Yes, but the idea isn't really meant to apply to such cases, as there is 
no way to detect _at the character encoding level_ to recognize 
ISO-8859-1 mislabeled as ISO-8859-2 or vice versa.

> Some browsers alerts scripting issues.
> Why they cannot alerts an encoding issue?

Surely they could, though I was not thinking an alert in a popup sense - 
rather, a red error indicator somewhere. There would be many more 
reasons to signal encoding issues than to signal scripting issues, as we 
know that web pages generally contain loads of client-side scripting 
errors that do not actually affect page rendering or functionality.

>> The current "Character encoding overrides" rules are questionable because they often mask out data errors that would have helped to detect problems that can be solved constructively. For example, if data labeled as ISO-8859-1 contains an octet in the 80...9F range, then it may well be the case that the data is actually windows-1252 encoded and the "override" helps everyone. But it may also be the case that the data is in a different encoding and that the "override" therefore results in gibberish shown to the user, with no hint of the cause of the problem.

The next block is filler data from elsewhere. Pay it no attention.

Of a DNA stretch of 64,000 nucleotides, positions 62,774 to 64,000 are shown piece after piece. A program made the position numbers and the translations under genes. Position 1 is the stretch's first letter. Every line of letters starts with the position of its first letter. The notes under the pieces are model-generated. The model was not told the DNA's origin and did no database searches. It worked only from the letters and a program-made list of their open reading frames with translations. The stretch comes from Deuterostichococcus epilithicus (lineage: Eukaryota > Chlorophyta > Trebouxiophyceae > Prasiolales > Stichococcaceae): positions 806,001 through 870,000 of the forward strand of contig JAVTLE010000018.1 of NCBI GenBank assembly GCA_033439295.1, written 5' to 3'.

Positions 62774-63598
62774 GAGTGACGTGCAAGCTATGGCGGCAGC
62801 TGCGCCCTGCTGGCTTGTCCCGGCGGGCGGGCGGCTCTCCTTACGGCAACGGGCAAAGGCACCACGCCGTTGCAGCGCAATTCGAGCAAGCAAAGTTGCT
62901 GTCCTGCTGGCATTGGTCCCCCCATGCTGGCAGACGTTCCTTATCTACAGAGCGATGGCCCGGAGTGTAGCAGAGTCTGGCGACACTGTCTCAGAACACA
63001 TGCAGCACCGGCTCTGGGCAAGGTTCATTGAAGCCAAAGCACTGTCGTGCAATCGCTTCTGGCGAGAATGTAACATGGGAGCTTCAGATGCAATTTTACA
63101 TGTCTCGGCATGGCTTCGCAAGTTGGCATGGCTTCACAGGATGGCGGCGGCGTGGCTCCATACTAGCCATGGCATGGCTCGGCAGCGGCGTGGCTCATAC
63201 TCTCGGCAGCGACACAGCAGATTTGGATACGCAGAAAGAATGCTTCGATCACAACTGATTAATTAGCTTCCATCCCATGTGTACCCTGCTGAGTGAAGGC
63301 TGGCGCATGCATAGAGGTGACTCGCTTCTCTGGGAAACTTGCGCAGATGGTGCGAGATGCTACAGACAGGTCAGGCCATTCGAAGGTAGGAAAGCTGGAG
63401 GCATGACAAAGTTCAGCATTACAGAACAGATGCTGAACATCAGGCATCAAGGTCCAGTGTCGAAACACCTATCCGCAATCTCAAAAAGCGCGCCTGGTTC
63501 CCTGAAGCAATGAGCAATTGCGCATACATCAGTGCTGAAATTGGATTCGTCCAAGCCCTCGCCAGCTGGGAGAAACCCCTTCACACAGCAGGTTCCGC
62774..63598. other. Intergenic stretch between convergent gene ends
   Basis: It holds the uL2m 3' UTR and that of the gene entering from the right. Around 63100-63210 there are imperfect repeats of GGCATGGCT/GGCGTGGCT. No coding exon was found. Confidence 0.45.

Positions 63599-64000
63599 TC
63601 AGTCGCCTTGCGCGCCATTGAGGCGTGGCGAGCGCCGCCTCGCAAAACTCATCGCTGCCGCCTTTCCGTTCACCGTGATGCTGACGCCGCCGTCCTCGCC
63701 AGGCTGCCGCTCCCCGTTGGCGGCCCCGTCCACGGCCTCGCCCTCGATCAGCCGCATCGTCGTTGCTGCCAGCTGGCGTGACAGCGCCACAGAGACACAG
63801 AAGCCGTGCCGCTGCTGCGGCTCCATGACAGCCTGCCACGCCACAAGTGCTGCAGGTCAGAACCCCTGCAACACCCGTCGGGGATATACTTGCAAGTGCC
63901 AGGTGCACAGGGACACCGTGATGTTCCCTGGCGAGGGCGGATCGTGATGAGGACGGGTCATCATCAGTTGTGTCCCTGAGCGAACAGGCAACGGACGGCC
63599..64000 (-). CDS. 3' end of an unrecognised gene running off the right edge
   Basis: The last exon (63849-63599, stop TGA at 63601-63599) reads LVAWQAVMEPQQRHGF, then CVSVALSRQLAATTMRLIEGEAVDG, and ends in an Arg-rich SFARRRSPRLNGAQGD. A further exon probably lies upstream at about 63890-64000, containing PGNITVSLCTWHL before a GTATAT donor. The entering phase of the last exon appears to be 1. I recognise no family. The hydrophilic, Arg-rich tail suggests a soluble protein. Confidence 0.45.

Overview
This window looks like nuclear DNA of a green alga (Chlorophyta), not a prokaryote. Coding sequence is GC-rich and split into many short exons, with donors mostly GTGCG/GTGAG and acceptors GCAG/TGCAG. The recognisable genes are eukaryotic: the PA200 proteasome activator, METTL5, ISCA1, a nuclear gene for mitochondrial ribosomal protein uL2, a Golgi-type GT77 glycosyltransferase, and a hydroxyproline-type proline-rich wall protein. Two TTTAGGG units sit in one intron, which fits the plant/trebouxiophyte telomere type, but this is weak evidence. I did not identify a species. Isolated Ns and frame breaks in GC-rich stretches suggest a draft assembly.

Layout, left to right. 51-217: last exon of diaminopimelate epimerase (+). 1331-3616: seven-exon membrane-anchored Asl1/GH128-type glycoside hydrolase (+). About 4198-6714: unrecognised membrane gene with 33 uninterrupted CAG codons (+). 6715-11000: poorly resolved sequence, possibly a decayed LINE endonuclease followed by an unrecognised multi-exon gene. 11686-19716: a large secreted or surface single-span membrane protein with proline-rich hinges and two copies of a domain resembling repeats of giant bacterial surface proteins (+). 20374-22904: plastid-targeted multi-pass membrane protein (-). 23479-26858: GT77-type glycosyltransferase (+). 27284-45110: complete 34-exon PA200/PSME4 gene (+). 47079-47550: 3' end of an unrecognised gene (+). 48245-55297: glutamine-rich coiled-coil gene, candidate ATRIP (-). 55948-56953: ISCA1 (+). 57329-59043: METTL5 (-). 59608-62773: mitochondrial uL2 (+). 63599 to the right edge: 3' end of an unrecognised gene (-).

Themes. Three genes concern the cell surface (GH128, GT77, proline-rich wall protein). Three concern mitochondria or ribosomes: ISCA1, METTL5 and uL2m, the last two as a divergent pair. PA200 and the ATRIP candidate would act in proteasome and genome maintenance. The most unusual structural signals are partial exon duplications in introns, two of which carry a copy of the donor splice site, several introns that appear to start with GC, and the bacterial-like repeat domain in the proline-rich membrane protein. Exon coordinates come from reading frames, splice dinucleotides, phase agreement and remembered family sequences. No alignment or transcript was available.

> I think such case doesn't exist.
> On character encoding overrides a superset overrides a standard set.

Technically, not quite so (e.g., in ISO-8859-1, 0x81 is U+0081, a 
control character that is not allowed in HTML - I suppose, though I 
cannot really find a statement on this in HTML5 - whereas in 
windows-1252, it is undefined).

More importantly my point was about errors in data, resulting e.g. from